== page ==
Out athletes discuss life as a gay footballer
American football has long been considered one of the manliest of activities.
While baseball is America’s national pastime, it is football which has captivated audiences for nearly 150 years and become the most popular of American sports.
Since it’s inception, surprisingly, only a few athletes have come out publicly as gay players.
However, while openly gay football players are few and far between, they have enlightened and influenced the way that people perceive gay athletes.
This month, two of those athletes, David Kopay and Esera Tuaolo will join out lesbian Jackie Lepow, who works with the New York Giants, and CBS sports columnist Mike Freeman in a public forum entitled the “Closet Doors of the NFL”, which will discuss what it is like to be gay in the macho world of American football.
The modern game of football gets its roots from the popular sport of rugby, which was developed in England.
The simple concept of carrying a ball across goal lines was developed at the college level in 1869, and professional football followed with the establishment of the National Football League in 1920.
As the gay community became more sports minded, the Gay Games were developed in 1982 and became a successful multi-sport venue for gay athletes to compete and celebrate diversity with the best rivals in the world.
In 1994, over 11,000 athletes descended upon New York for gay Games IV and for the first time football was included in the schedule of events.
The event was so successful that teams across the United States quickly began to form and a new breed of athletes began to take to the forefront in changing the perception of gay people in sports and the community as a whole.
In 2002, Outsports.com founders and football enthusiast Jim Buzinski and Cyd Zeigler helped organise the first ever Gay Superbowl held in Los Angeles, California.
While very few teams actually participated in the inaugural year, the word was spreading that there was a place where gay athletes could thrive and compete in football.
The following year, the competition doubled in size when the event came to San Francisco. Each year the event continued to grow and what started with only three teams grew to 16 by the time it reached Dallas in 2006.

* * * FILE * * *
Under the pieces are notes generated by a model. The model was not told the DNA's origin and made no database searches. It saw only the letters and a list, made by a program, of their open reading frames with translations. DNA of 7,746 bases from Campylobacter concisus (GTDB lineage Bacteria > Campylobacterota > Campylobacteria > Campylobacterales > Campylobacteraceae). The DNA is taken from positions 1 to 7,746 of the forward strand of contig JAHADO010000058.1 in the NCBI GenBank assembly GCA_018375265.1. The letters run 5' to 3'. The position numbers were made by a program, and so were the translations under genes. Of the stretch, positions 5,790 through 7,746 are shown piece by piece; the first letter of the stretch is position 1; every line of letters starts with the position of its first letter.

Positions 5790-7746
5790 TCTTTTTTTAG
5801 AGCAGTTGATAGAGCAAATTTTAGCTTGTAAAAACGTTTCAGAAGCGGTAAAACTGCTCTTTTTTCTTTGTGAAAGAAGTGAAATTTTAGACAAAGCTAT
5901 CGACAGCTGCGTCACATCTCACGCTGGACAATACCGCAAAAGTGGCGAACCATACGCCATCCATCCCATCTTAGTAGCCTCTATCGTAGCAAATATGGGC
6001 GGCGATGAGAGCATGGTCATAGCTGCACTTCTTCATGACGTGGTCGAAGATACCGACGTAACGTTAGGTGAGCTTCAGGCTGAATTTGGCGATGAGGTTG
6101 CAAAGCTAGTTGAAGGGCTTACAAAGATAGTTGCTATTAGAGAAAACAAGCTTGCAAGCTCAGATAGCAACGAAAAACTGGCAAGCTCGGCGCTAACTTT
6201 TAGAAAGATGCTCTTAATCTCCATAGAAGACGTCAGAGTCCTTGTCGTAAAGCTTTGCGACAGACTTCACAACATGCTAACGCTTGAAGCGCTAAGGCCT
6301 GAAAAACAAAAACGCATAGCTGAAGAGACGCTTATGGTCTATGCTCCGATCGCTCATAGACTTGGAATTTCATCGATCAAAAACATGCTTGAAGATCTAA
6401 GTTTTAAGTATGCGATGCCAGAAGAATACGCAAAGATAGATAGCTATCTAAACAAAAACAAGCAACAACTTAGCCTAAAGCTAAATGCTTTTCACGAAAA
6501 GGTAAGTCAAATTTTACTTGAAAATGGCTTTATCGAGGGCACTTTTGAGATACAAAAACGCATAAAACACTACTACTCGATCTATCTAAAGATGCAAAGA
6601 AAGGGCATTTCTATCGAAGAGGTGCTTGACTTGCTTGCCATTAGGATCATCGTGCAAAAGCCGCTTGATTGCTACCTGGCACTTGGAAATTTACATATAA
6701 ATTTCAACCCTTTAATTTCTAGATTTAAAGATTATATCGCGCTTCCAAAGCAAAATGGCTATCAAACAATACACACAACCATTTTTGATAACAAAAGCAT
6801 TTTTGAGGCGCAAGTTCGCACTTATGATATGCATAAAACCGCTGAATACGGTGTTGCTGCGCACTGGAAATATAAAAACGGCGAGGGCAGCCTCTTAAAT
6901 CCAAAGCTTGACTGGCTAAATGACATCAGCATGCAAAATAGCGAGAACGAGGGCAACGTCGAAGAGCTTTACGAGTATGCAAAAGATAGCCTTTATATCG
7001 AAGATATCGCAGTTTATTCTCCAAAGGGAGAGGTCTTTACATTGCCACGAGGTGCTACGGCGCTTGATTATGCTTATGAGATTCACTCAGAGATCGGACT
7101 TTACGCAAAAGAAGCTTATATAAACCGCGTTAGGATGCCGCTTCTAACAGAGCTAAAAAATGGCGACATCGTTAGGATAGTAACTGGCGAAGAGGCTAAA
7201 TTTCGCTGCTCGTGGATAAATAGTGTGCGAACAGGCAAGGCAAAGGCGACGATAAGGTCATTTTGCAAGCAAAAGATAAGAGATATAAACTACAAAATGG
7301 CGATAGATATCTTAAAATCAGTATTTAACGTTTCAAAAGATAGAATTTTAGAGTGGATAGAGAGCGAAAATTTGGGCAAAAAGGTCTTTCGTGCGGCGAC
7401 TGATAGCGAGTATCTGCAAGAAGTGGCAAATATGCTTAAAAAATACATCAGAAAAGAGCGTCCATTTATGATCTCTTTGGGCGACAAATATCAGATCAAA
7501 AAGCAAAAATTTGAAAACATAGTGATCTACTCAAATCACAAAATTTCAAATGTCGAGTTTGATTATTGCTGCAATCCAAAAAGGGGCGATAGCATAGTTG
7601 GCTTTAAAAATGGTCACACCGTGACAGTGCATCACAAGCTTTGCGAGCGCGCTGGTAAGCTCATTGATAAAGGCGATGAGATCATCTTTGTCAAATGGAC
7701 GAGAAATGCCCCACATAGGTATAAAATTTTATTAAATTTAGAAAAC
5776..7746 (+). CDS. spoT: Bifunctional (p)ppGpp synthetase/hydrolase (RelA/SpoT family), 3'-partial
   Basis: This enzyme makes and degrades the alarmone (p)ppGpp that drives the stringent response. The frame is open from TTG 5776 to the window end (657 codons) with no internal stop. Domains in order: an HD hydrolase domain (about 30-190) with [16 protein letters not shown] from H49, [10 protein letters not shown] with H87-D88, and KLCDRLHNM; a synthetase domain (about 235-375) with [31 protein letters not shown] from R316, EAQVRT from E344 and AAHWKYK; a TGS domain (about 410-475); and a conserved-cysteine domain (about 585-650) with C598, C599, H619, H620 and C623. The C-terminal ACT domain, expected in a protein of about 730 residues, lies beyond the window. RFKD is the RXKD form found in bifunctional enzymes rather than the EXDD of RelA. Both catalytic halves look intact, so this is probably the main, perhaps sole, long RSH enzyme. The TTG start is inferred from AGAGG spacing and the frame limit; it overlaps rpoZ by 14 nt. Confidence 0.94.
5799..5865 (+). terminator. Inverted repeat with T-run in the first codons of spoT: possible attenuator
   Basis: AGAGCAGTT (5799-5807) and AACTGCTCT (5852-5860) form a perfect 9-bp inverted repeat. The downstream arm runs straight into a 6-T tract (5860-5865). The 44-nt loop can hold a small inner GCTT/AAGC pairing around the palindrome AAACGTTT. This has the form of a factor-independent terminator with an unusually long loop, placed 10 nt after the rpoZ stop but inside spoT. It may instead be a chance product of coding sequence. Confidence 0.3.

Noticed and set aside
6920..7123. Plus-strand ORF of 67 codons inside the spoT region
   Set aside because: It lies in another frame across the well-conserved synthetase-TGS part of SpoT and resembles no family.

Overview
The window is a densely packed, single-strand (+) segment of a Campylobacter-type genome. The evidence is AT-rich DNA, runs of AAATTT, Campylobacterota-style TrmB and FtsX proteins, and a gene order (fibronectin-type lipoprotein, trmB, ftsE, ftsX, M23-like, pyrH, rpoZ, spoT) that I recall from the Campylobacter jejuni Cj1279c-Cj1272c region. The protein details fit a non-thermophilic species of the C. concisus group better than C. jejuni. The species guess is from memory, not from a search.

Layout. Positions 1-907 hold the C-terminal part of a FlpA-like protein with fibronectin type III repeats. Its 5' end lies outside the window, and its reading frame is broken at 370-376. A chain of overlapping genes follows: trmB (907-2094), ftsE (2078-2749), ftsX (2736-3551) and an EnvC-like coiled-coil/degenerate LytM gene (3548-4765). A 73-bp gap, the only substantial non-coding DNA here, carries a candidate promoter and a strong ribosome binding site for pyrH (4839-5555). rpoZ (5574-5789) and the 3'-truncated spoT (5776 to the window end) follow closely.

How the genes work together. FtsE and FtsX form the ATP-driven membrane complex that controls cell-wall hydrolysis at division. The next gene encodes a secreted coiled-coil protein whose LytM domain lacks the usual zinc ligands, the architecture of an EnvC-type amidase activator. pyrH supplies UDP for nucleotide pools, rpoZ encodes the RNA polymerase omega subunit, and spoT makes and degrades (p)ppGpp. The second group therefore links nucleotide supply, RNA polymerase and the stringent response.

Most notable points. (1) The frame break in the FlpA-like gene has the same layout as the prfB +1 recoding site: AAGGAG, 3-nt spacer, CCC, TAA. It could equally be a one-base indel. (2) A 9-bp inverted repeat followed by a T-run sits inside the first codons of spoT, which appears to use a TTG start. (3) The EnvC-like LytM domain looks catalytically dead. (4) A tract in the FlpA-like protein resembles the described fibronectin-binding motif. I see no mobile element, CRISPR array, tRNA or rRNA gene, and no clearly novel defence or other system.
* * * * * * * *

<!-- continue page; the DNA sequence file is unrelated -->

This year the event is coming for the first time to New York City.
In honour of the occasion, the Gay Lesbian Alliance Against Defamation (GLAAD), the New York Gay Football League, and the popular Gym gay sports bar in Manhattan have organised the first public forum about the topic of gay players in the NFL.
“‘The Closet Doors of the NFL’ will shed light on the grim realities gay athletes face when trying to play professional sports,” GLAAD President Neil G. Giuliano said about the event in a press statement.
“By giving voice to the struggle against anti-gay prejudice, we bring visibility to an important cultural change happening in the world of American sports.”
The forum, which will be moderated by gay sports pioneer Steve Buzinski, will take place on October 4th, the day prior to the 2007 Gay Super Bowl kick off, at the Time Warner Centre.
According to a press release about the event, participants will talk candidly about the role the LGBT community plays in the NFL, the difficulties of being openly gay as a player and employee, and the role media play in addressing homophobia in football and sometimes perpetuating anti-gay sentiment.
Former NFL running back David Kopay will be on the panel to discuss his experiences of being a gay man competing in the sport during the 60’s and 70’s.
Kopay, who played for the Redskins, and the 49’s among other teams during his 8-year tenure in the NFL, was one of the first professional athletes to come out of the closet when he released his autobiography in 1975.
The LGBT icon bravely told his story and the rest of the world took notice of his contributions and talent.
He participated in the Gay Games, and most recently donated $1m dollars to the University of Washington his college alma mater to help further develop their Q Centre which provides counseling, guidance and a place for entertainment and recreation for gay and lesbian students.
Former defensive lineman Esera Tuaolo, who became only the third NFL player to come out publicly when he told his story on a 2002 addition of MTV’s Real Sports, will join Kopay.
Since that time, Tuaolo has become a positive role model and leader in the gay community funding several different charities and using his name to help promote a positive image of the gay community.
Their stories will be enhanced by those of Jackie Lepow and Mike Freeman, who will shed many insights on the current state of the league and its players.
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In addition to his work at CBS Sportsline, Freeman wrote the book Bloody Sundays: Inside the Dazzling, Rough-and-Tumble World of the NFL, in which a closeted player claims that there are over 100 gay or bisexual players in the league.
‘The Closet Doors of the NFL’ is the first event for GLAAD’s newest programme, Sports Media, directed by Ted Rybka.
The Sports Media desk was created to ensure that the stories of LGBT athletes, coaches and sports reporters are included in media as a way to combat anti-gay prejudice in American sports culture.
The following day, influential gay politician, NYC city council speaker Christine Quinn, will welcome athletes to Gay Superbowl 7.
The event is sure to be the biggest and best so far, and the addition of the public forum will hopefully raise awareness and generate positive momentum for the gay sports revolution.
Dylan Vox © 2007 GaySports.com; All Rights Reserved.